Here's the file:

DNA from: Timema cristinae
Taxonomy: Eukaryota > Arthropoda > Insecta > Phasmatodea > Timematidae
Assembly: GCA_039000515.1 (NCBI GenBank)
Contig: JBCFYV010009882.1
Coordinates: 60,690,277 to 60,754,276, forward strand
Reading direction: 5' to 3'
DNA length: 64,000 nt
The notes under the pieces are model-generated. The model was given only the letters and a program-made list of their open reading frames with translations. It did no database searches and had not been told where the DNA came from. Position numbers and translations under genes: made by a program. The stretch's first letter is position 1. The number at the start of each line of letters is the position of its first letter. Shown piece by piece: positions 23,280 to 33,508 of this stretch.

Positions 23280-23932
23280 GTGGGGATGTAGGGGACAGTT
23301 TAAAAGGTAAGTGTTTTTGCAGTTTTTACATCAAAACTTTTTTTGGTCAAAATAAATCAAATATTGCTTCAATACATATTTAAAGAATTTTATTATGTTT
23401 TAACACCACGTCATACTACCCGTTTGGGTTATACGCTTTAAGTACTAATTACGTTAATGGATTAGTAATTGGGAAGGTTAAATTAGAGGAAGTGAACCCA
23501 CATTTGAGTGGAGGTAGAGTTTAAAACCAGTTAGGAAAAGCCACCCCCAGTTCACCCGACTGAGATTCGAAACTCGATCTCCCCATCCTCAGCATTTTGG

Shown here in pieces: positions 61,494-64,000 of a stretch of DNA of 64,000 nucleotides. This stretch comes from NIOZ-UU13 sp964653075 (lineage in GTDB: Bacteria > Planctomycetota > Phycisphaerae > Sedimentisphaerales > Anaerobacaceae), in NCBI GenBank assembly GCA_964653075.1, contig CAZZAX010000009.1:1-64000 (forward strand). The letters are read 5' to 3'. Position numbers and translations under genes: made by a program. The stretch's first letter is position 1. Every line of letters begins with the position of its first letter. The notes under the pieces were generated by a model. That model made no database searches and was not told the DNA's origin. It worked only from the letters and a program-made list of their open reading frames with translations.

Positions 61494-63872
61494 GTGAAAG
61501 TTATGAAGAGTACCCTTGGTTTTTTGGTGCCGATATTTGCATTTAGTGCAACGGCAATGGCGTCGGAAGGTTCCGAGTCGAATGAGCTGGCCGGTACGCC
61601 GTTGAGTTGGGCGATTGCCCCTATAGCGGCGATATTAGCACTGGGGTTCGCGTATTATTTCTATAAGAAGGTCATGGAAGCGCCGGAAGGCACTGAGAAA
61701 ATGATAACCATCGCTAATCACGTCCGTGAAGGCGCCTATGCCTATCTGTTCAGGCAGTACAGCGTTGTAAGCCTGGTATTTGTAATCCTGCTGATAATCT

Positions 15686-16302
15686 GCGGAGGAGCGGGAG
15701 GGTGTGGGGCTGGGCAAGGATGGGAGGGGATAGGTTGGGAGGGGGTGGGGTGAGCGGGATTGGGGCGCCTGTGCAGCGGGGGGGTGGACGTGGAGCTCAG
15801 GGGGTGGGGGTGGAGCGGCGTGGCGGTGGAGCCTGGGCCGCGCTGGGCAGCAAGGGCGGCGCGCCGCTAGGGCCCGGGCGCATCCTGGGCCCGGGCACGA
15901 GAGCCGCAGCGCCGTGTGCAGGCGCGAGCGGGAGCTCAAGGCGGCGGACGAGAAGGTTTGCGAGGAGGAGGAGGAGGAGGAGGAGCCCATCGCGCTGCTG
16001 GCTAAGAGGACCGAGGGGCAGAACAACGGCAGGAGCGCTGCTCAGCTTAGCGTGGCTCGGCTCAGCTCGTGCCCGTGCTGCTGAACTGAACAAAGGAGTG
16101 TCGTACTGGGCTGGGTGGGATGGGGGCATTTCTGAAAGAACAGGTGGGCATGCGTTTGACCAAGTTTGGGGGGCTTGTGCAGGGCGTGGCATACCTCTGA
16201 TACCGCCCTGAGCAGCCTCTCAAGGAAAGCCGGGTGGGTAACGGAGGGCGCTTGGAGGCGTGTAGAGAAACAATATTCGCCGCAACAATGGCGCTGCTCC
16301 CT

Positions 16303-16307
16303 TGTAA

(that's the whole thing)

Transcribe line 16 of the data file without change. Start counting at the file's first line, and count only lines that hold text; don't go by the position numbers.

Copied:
61494 GTGAAAG